The Love of Big Round Numbers

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Image: mikeyarger (Flickr)

What is it about big round numbers that we love so much? New Year’s Eve 1999 was a special event only because it signified the ticking over of our calendar to a big round number, not because it was the end of the second millennium CE: that was New Year’s Eve 2000 (treated as just another party by most). Maths aside, we respond to such things.

And I’m no exception. I weighed myself this morning and my heart skipped a beat as it flickered at 99.9 for a second before settling on 100.0kg. And I got off and weighed myself a second time, just to be sure.

I have reached a major milestone in my weight loss journey: a Big Round Number. Exactly 100kg. There are now exactly ten of me to a tonne.

I have not weighed 100kg (220lb) since I was in my late teens. I’ll need to double-check exactly how old: it’s the kind of thing my mother remembers. I’m feeling a little self-satisfied (you understand) and quite a bit relieved, as for many years I have tried to do exactly what I am doing now – following the government- and medical-recommended weight loss methods, but have never come close and in each instance my stomach thought my throat had been cut. Yes, it may be the First Law of Thermodynamics at its most basic, but ease of compliance must not be overlooked.

Still, there’s a long way to go before I reach my target weight of 85kg, which the BMI chart insists is Overweight. I’ll reassess things when I eventually reach 85kg (BMI 26.8). Although it’s a lot closer than it was in February, it still feels a long way off. Bring it on.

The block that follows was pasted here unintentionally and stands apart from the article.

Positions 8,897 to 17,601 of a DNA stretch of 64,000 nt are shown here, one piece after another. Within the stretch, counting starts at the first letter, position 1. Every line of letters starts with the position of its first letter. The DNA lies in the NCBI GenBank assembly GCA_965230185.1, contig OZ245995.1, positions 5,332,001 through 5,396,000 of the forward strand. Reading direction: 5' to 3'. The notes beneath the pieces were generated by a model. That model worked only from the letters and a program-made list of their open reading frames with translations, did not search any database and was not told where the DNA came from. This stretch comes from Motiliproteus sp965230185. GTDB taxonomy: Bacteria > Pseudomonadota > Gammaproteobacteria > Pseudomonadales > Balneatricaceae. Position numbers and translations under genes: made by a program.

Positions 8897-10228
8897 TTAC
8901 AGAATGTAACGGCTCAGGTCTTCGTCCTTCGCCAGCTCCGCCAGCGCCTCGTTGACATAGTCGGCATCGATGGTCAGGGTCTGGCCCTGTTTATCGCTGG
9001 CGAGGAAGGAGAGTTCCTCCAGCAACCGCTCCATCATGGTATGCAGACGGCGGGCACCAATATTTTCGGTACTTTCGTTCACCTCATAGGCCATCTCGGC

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Dukan Day 180: 41lb down

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120/101/85

Today is my 180th day on the (modified) Dukan Diet and I now weigh 100.8kg. I have lost 18.8kg (41lb) in that time, which averages just over 730g/week and gives a BMI of 31.8.

The rate of loss is still slowing, which I put down to a combination of CrossFit converting fat to muscle, trying to find a new balance in my fat-protein-carb ratios to provide enough energy for the demands of CrossFit, and trying to keep on top of carb creep in everyday food management.

Although I am eating a ~80% paleo diet at home, I’m still buying my lunches and that often results in poor options due to the nature of the convenience foods near where I work. I expect it won’t be too long before I’ll bite the bullet and make my own lunches. That’s something I’ve been avoiding so far as I’m both lazy and don’t want to feel too obsessive about everything I put in my mouth.

Anyway, the weight loss is progressing steadily, I’m feeling fantastic, I’m getting fitter, and I’m increasingly feeling like a new person. I have not weighed this “little” since I was a teenager, so it’s a great feeling.

Buck Furpees

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Image: mrtopp (Flickr)

I’m on holiday this week, so going anywhere in the evening was going to be a challenge. Still, after missing Monday’s session I was determined not to miss tonight.

There were just 4 of us doing the induction course. Dan and Paula were new faces for me, and Elisa joined in as a refresher after having been away for some time.

The warmup was to run 200m, and 3 sets each of 10x air squats and 10x pushups. I’m still doing knee-pushups, but I’m able to do more of them as time progresses. Looking forward to being able to do proper ones, as the others are a little embarrassing.